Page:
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[trig-er] /ˈtrɪg ər/
a small projecting tongue in a firearm that, when pressed by the finger, actuates the mechanism that discharges the weapon.
a device, as a lever, the pulling or pressing of which releases a detent or spring.
anything, as an act or event, that serves as a stimulus and initiates or precipitates a reaction or series of reactions.
Slang. triggerman.
verb (used with object)
to initiate or precipitate (a chain of events, scientific reaction, psychological process, etc.):
Their small protest triggered a mass demonstration.
to fire or explode (a gun, missile, etc.) by pulling a trigger or releasing a triggering device:
He accidentally triggered his rifle.
verb (used without object)
to release a trigger.
to become active; activate.
quick on the trigger, Informal. quick to act or respond; impetuous; alert.
Origin of trigger
1615-25; earlier tricker < Dutch trekker, equivalent to trekk(en) to pull + -er -er1
Related forms
untriggered, adjective Unabridged
Based on the Random House Dictionary, © Random House, Inc. 2018.
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Examples from the Web for trigger
Contemporary Examples
Historical Examples
  • Had his fist in my face before I could get my finger on the trigger.

    Way of the Lawless Max Brand
  • He had missed, and when the sergeant was ready to pull the trigger also Slade was gone.

    The Rock of Chickamauga Joseph A. Altsheler
  • He pressed the trigger at just the right time as the buck was rising in the air.

  • But he did not shoot, though one could see how his fingers must itch for the feel of the trigger.

    Good Indian B. M. Bower
  • Put up your sword, for the trigger falls easy, and my finger is a twitching.'

    Micah Clarke Arthur Conan Doyle
British Dictionary definitions for trigger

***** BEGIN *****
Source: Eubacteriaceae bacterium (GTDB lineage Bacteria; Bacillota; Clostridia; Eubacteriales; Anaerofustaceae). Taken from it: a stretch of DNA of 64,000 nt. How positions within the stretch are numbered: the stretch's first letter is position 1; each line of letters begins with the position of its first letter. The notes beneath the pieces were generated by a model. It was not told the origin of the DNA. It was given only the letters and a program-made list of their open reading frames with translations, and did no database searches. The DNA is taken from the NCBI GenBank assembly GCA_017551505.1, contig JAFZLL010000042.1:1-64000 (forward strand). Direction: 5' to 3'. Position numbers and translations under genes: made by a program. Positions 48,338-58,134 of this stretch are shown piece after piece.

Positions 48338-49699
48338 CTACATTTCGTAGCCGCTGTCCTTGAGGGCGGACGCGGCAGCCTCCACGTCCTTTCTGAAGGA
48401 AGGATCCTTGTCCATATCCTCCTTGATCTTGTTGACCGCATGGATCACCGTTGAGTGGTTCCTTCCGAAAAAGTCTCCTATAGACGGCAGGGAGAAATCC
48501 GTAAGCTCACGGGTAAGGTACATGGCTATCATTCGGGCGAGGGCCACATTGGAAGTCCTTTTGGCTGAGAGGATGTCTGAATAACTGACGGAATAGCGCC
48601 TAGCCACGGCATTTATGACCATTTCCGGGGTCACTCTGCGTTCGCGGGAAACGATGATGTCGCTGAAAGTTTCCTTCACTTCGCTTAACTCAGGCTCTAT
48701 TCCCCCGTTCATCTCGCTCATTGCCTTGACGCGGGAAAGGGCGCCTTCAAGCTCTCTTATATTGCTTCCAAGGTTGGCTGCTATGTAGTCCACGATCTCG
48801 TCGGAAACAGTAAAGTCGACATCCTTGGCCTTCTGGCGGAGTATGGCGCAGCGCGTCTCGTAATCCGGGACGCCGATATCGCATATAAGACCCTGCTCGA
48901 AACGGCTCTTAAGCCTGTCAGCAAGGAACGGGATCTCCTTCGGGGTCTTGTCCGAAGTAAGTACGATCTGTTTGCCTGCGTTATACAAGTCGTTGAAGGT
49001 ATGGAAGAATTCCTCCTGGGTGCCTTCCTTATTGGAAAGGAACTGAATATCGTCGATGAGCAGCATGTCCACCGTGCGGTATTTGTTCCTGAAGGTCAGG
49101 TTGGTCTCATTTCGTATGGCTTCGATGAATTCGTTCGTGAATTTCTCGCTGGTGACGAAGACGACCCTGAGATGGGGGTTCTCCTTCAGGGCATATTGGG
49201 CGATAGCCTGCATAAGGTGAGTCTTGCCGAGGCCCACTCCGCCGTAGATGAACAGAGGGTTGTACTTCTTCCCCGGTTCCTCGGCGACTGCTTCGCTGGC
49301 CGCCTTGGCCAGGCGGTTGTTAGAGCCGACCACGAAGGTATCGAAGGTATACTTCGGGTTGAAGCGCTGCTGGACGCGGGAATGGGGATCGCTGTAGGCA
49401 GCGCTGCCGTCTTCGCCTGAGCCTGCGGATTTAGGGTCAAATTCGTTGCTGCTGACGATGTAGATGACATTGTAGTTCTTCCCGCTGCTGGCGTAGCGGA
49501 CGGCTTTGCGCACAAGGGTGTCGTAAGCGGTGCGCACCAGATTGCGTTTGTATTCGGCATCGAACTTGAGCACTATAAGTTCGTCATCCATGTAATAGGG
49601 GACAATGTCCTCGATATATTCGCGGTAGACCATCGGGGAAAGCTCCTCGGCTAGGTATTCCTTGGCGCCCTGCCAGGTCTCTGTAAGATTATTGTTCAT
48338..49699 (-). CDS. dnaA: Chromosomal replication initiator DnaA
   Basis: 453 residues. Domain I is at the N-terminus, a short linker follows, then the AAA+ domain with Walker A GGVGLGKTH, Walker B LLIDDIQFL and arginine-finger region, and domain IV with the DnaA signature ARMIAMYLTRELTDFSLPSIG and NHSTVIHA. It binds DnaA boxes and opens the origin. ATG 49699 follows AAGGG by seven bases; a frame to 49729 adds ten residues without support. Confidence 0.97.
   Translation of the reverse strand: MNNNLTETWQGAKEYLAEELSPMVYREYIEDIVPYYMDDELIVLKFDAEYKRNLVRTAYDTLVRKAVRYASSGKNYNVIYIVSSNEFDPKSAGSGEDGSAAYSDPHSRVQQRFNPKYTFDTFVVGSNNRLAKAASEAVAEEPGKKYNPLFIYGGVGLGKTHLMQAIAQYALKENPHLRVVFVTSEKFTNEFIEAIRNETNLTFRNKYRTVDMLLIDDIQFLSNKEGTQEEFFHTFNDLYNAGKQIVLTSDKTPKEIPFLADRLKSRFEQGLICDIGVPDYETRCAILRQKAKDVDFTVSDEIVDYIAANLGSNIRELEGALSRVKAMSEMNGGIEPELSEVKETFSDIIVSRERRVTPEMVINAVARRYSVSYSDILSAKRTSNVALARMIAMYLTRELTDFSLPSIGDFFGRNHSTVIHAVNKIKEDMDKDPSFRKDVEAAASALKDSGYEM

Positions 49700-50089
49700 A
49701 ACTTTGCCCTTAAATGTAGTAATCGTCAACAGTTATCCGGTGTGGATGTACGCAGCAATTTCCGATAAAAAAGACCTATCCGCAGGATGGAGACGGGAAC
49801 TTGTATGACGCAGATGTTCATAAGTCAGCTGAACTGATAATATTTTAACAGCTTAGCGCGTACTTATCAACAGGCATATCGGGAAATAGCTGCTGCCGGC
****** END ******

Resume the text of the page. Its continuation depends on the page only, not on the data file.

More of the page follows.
a small projecting lever that activates the firing mechanism of a firearm
(machinery) a device that releases a spring-loaded mechanism or a similar arrangement
any event that sets a course of action in motion
verb (transitive)
(usually foll by off) to give rise (to); set off
to fire or set in motion by or as by pulling a trigger
Derived Forms
triggered, adjective
triggerless, adjective
Word Origin
C17 tricker, from Dutch trekker, from trekken to pull; see trek
Collins English Dictionary - Complete & Unabridged 2012 Digital Edition
© William Collins Sons & Co. Ltd. 1979, 1986 © HarperCollins
Publishers 1998, 2000, 2003, 2005, 2006, 2007, 2009, 2012
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Word Origin and History for trigger

1650s, earlier tricker (1620s), from Dutch trekker "trigger," from trekken "to pull" (see trek). Tricker was the usual form in English until c.1750. Trigger-happy is attested from 1943.


1930, from trigger (n.). Related: Triggered; triggering.

Online Etymology Dictionary, © 2010 Douglas Harper
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Slang definitions & phrases for trigger



A gunman; hit man, trigger man: He's a trigger (1935+ Underworld)


  1. To commit a robbery: Police said Sims has triggered dozens of holdups (1950s+)
  2. To initiate something; provoke something: My innocent remark triggered a strange reaction (1938+)

Related Terms

quick on the draw

The Dictionary of American Slang, Fourth Edition by Barbara Ann Kipfer, PhD. and Robert L. Chapman, Ph.D.
Copyright (C) 2007 by HarperCollins Publishers.
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Idioms and Phrases with trigger


In addition to the idiom beginning with trigger also see: quick on the draw (trigger)
The American Heritage® Idioms Dictionary
Copyright © 2002, 2001, 1995 by Houghton Mifflin Company. Published by Houghton Mifflin Company.
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